Two call outs in 36 hours for Oban volunteer crew
The volunteer crew of Oban RNLI Lifeboat Mora Edith MacDonald were called out twice in a 36-hour period on 6 and 7 June.
The first incident took place at 1:45am on Tuesday 6 June when the volunteer crew of Oban
RNLI Lifeboat Mora Edith MacDonald was tasked by Stornoway Coastguard to search the upper
reaches of Loch Linnhe in the Fort William area, following the activation of an Emergency
Position Indicating Radio Beacon (EPIRB), believed to be from a local fishing vessel. The lifeboat
departed Oban at 1:57am arriving on scene at 3:00am and commenced the search immediately
north of the Corran Narrows in conjunction with Coastguard Helicopter Rescue 915, Coast
Rescue Teams from Fort William, Mallaig and Salen, Senior Coastal Operations Officer and
At 3:40am Oban Lifeboat located the EPIRB via a 121.5MHz Direction Finder (DF) search, mid
channel in the Annat Narrows. Following further searches of Loch Eil and Loch Linnhe off Fort
William it was determined that the EPIRB had come from a vessel lying ashore with no one
believed in any danger. The EPIRB was passed ashore to the Senior Coastal Operations Officer
and the Fort William Coast Rescue Team before departing scene for Oban at 5:15am. Oban
Lifeboat arrived back on station at 6:35am and was re-fuelled and ready for service by 7:10am.
The second incident took place the next morning, Wednesday 7 June at 10:45am. Oban
Lifeboat was tasked by Stornoway Coastguard to assist a 31 foot yacht that had grounded in the
Cuan Sound with one person on board. The yacht had been swept onto a submerged rock at the
south end of Seil Island, by a heavy flood tide, while navigating the sound. The lifeboat located
the yacht at 11:32am and stood by as the tide rose, clearing the yacht off the rock by
12:16pm. The yacht came back into the channel under its own power, where the lifeboat’s
daughter craft rendezvoused with it. Two of the volunteer crew boarded the vessel to assist the
skipper with checks for damage to the hull. Following checks to the yacht’s hull and with no major
damage suspected the daughter craft was recovered and the lifeboat escorted the yacht out of
the sound before returning to station, arriving alongside at 13:29pm and ready for service by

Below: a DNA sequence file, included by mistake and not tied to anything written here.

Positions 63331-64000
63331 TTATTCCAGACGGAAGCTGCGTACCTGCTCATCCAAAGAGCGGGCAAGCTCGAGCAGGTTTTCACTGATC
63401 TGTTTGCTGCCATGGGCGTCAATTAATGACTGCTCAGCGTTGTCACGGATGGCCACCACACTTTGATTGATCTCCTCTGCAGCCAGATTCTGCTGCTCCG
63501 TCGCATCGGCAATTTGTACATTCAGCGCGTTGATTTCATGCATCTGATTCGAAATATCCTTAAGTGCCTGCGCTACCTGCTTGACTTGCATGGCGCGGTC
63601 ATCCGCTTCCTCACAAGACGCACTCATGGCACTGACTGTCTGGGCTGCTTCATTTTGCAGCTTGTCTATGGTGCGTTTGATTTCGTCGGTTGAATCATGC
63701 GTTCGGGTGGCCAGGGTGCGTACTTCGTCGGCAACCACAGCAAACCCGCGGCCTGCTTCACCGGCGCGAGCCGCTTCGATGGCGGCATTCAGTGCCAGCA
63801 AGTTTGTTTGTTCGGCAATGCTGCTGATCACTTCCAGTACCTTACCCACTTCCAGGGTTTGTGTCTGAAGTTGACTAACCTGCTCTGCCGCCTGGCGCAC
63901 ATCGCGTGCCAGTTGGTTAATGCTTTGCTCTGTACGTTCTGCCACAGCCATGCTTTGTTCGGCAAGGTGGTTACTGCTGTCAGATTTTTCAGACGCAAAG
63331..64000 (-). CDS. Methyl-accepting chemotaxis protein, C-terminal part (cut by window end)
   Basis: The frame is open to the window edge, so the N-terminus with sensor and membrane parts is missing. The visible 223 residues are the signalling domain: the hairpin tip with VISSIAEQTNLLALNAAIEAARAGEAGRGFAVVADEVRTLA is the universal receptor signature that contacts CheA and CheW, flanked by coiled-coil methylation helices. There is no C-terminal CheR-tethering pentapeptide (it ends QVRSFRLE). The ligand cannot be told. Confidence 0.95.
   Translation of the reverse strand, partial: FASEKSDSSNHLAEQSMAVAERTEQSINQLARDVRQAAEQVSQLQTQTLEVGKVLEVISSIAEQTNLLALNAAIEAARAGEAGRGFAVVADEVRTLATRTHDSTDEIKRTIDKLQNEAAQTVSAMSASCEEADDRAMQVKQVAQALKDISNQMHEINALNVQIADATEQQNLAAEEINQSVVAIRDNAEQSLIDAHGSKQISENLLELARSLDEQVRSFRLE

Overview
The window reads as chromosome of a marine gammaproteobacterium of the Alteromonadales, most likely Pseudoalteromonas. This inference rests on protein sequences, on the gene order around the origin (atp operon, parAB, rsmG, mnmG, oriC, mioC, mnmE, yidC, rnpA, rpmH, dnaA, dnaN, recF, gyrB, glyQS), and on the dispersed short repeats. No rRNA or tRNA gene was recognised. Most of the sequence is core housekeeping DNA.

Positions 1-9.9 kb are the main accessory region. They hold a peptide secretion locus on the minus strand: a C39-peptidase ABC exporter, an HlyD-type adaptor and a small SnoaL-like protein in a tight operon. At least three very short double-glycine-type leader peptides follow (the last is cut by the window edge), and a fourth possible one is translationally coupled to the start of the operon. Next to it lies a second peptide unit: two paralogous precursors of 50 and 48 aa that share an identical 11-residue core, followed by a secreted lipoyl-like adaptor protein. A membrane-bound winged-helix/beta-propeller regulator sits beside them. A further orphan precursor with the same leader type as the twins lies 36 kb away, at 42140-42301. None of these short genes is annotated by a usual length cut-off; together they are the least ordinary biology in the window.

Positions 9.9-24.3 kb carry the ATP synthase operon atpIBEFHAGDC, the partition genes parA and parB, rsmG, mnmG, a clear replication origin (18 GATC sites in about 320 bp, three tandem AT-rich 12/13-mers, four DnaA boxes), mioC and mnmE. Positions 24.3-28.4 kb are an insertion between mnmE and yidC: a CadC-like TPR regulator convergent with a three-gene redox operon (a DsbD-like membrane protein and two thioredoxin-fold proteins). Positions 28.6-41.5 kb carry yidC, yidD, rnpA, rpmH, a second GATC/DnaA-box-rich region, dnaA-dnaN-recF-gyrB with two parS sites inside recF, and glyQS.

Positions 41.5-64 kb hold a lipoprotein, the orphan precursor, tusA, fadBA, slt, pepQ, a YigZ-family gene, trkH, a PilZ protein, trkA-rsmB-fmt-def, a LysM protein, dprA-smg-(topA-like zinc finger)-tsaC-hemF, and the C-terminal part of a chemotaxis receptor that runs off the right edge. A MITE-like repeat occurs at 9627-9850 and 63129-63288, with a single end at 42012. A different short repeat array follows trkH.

RNLI media contacts: Iain Fulton, Oban Lifeboat Press Officer
Tel: 07855 555539/ 01631 710001 Email: email@example.com
Or Richard Smith, Public Relations Manager Scotland on 01738 642956, 07786 668903 or
Or Henry Weaver, RNLI Press Officer for Scotland, 01738 642946, 07771 943026,
Or contact RNLI Public Relations on 01202 336789.
Key facts about the RNLI
The Royal National Lifeboat Institution is the charity that saves lives at sea. Our volunteers provide a 24-hour search and rescue service in the United Kingdom and Ireland from 238 lifeboat stations, including four along the River Thames and inland lifeboat stations at Loch Ness, Lough Derg, Enniskillen, Carrybridge and Lough Ree. Additionally the RNLI has more than 1,000 lifeguards on over 240 beaches around the UK and operates a specialist flood rescue team, which can respond anywhere across the UK and Ireland when inland flooding puts lives at risk.
The RNLI relies on public donations and legacies to maintain its rescue service. As a charity it is separate from, but works alongside, government-controlled and funded coastguard services. Since the RNLI was founded in 1824 our lifeboat crews and lifeguards have saved at least 140,000 lives. Volunteers make up 95% of the charity, including 4,600 volunteer lifeboat crew members and 3,000 volunteer shore crew. Additionally, tens of thousands of other dedicated volunteers raise funds and awareness, give safety advice, and help in our museums, shops and offices.
Learn more about the RNLI
Contacting the RNLI - public enquiries
Members of the public may contact the RNLI on 0300 300 9990 or by email.
The RNLI is a charity registered in England and Wales (209603) and Scotland (SC037736). Charity number 20003326 in the Republic of Ireland